James Turk: Silver to Reach $44 in 2010


Let me cut to the chase as to how I expect 2010 to unfold: a) the decline in the US dollar will put the economy on the edge of hyperinflation, b) the gold/silver ratio will drop to 45 and, if gold hits $2000 as I expect, then silver will be $44.44 per ounce, c) mining stocks will outperform gold and, as such, the XAU Index will break above its record high of 206.37 back in 2008.; By: James Turk; Words: 1275

Here are the details of my rationale:
1. The US dollar
The US dollar is on the edge of hyperinflation. Reckless spending by the US government is causing it to borrow increasing amounts of money, which in the aggregate is more than the market is willing to lend to it.

Given its trillion dollar deficits, the US is borrowing more than it can attract from global savings. If it cannot attract enough savings to meet its borrowing needs, rather than reduce its borrowing by cutting spending, it has to ‘print’ the dollars it spends. I expect it will become harder for the US government to find buyers for its paper (too little demand). This is of course what “quantitative easing” is all about. The Federal Reserve in the year ahead will therefore continue to purchase government debt and turn it into currency, which will eventually – and probably in 2010 – cause the US dollar to begin hyperinflating.

2. Gold
Gold will reach $2000 per ounce ($64.30 per goldgram) some time during 2010. Gold will not fall back below $1000. In fact, it is likely that a floor has been put under the market around $1050, the price at which India made its recent gold purchase from the IMF, though I don’t expect gold to fall below $1080. Like 2009, the low point for gold will probably occur early in this year’s first quarter.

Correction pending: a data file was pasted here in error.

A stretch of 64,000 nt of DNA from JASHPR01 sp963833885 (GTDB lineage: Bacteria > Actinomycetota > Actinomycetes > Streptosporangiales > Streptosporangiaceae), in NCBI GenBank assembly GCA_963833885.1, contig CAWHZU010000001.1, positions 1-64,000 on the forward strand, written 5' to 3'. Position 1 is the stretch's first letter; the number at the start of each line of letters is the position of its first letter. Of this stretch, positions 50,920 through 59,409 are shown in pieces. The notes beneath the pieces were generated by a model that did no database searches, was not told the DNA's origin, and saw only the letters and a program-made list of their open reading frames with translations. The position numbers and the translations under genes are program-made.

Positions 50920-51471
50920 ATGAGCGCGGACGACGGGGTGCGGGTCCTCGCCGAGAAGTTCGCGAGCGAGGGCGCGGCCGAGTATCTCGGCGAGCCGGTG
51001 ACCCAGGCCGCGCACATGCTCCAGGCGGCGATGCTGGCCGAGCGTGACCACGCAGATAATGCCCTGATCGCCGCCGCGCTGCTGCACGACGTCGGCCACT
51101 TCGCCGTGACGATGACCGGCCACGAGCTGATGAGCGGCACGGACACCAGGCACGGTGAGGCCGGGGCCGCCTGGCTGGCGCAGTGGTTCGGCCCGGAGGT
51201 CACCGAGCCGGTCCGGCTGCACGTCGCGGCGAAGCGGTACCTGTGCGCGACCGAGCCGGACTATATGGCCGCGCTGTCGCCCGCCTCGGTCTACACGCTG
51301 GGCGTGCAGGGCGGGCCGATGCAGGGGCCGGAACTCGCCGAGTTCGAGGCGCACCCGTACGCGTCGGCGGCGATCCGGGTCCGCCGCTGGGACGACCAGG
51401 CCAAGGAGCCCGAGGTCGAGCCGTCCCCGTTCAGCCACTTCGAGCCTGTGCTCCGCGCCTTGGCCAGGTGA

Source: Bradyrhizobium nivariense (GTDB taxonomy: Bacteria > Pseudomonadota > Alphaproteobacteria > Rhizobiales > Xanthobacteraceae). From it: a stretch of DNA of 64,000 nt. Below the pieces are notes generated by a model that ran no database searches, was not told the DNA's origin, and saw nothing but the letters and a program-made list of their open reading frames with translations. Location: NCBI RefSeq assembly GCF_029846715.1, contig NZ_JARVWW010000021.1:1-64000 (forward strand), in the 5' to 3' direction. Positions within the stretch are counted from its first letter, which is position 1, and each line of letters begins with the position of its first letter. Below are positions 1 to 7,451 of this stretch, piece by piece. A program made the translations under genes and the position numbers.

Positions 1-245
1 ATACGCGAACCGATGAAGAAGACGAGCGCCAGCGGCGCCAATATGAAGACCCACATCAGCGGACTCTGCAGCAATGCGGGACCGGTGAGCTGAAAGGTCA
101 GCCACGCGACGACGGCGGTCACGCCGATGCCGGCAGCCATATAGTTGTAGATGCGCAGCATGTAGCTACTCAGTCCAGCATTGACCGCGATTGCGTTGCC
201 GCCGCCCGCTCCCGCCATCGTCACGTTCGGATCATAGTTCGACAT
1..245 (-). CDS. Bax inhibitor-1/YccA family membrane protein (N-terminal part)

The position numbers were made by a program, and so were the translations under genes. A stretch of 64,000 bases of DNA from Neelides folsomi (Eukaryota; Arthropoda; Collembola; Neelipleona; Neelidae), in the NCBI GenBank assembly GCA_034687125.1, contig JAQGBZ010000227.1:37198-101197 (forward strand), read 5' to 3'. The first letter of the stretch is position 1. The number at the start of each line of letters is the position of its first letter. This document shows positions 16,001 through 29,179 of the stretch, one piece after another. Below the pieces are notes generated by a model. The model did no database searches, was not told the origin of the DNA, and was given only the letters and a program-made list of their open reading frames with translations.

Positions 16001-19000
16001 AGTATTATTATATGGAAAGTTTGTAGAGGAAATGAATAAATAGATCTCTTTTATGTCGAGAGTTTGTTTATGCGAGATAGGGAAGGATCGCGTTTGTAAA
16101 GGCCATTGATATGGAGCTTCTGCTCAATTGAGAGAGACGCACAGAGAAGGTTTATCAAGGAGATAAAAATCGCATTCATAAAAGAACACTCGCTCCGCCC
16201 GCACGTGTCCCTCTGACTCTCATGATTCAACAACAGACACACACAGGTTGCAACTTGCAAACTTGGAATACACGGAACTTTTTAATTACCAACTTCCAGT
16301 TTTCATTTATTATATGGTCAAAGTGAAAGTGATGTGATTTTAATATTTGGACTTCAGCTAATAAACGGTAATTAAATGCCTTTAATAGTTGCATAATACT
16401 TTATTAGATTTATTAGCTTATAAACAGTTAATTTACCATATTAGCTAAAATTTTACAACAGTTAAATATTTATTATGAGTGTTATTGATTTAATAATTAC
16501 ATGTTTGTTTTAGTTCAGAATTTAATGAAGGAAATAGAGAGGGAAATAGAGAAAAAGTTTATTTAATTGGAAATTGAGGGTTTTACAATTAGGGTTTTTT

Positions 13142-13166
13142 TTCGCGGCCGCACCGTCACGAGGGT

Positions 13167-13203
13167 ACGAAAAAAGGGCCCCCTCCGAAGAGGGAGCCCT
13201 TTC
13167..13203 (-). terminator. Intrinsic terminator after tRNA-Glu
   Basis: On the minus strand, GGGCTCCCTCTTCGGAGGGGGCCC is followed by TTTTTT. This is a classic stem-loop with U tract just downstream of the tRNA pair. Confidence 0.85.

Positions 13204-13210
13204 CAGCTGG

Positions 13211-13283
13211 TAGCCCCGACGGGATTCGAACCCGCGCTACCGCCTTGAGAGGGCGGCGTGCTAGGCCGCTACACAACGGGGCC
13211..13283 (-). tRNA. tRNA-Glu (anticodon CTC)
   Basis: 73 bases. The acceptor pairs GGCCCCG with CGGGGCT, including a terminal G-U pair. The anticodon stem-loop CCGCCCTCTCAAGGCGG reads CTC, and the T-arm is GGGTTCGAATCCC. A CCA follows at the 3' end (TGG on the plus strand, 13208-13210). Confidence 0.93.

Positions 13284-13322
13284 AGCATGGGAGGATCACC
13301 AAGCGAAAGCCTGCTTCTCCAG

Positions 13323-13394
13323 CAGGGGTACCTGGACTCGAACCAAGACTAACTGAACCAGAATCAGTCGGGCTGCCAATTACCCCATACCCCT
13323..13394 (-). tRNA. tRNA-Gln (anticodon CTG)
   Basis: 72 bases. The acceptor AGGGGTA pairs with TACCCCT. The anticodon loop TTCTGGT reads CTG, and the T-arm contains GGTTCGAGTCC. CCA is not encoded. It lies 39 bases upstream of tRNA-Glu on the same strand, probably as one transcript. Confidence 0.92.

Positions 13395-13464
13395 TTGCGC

There will be two forces driving gold higher: the continuing purchases of government paper by the Federal Reserve as the dollar moves ever closer hyperinflation; the growing demand for physical metal in preference to paper-gold.

a) Physical Gold vs Paper-Gold
An important tipping point occurred in July, 2009 when Greenlight (a major US-based hedge fund whose decisions are widely followed) announced that it was converting its large position in GLD (the big NYSE-listed gold ETF) into physical metal. Greenlight’s decision was a wake-up call for investors and asset managers who began to study Greenlight’s decision.

These investors and asset managers are now realizing that there is a fundamental difference between owning ‘physical gold’ and ‘paper gold’ in its different forms (ETFs are one of those paper forms). With paper gold you do not own gold. You only own a derivative that gives you exposure to the gold price, and this exposure comes with counterparty risk. Paper gold is a financial asset. Physical gold of course is a tangible asset and therefore does not have counterparty risk.

Also, these investors and asset managers are realizing that the annual carrying cost of ETFs is considerably higher than owning physical metal. For example, the annual management fee, administrative costs, shareholder reporting, etc. of GLD is in the aggregate about 3-times more expensive than owning physical gold in GoldMoney.

Here is the key point that the market is only now starting to understand: there is a huge amount of paper gold outstanding relative to the available stock of physical gold at these prices. Therefore, to keep supply and demand in the gold market in balance as the demand for physical metal rises, gold’s price has to rise in order to entice present holders of physical metal to sell and hold some national currency instead. After all, physical gold cannot be ‘printed’ by central banks to satisfy the demand for physical metal.